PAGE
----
Things aren't going so well for Iran on the economic front, lately. On Monday, the country's already suffering currency, the rial, plummeted in value and landed at a historic low. When the dust had settled, it took a whopping 34,800 rials to buy just one U.S. dollar. Last Monday, it only took 24,600 rials.
Nobody seems too surprised since a large part of the Western world tightened it economic sanctions on Iran this year as the country continues to pursue its nuclear program. There's now a full-fledged embargo on Iranian oil in the European Union. (Iran had to disguise its tankers to elude pirates after it ran out of space on land to store the unwanted inventory.) Meanwhile, the U.S. has barred Iranian banks from doing business with American banks. Uncle Sam has even banned Iranian-origin imports like rugs and pistachios.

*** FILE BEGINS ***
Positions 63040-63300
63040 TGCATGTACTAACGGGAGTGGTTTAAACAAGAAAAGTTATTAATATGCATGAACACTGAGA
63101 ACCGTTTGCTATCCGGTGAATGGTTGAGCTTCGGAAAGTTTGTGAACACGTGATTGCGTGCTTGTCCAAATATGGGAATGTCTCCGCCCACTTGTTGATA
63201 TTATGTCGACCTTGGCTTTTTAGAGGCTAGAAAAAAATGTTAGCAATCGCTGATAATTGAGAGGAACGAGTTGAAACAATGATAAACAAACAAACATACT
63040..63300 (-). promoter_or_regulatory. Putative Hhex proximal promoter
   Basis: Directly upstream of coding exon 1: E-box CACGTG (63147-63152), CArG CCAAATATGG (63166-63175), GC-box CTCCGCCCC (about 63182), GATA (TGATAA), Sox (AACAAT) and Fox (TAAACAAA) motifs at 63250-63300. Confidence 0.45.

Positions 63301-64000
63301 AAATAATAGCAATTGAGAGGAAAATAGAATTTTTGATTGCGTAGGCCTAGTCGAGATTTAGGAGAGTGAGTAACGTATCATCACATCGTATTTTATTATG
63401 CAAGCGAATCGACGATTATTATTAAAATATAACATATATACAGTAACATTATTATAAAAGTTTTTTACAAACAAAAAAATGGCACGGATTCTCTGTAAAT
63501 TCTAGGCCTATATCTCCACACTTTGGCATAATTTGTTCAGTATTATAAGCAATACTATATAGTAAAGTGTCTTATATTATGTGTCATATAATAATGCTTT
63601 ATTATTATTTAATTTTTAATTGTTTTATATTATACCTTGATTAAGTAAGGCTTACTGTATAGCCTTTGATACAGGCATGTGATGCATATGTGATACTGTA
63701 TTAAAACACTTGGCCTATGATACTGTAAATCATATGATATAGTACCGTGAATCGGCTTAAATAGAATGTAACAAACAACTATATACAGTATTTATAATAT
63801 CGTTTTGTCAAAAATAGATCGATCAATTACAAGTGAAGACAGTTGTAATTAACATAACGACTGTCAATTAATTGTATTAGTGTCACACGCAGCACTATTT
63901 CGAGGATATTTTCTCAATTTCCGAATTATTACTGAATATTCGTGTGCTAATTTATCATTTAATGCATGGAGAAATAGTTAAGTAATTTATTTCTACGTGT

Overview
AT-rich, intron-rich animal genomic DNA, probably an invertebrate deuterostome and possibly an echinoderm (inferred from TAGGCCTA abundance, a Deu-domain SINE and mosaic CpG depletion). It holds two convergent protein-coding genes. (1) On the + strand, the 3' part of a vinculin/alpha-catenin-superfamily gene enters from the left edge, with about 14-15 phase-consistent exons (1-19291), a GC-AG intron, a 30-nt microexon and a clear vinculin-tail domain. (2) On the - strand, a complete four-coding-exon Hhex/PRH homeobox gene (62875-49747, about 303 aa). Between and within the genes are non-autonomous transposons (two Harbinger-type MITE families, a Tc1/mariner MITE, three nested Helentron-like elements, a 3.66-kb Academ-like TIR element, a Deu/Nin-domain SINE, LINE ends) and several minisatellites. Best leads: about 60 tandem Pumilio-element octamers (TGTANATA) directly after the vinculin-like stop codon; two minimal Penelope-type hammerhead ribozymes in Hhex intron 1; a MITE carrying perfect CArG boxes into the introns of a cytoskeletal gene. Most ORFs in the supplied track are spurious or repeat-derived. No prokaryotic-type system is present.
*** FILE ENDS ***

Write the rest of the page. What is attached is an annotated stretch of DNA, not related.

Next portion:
All things considered, economists and the State Department alike say that the sanctions are finally taking their toll. "From our perspective, this speaks to the unrelenting and increasingly successful international pressure that we are all bringing to bear on the Iranian economy. It's under incredible strain," State Department spokeswoman Victoria Nuland told Reuters. "[Sanctions are] cutting deeper and deeper into the Iranian economy and this is an important factor in trying to change the calculus of the Iranian leadership."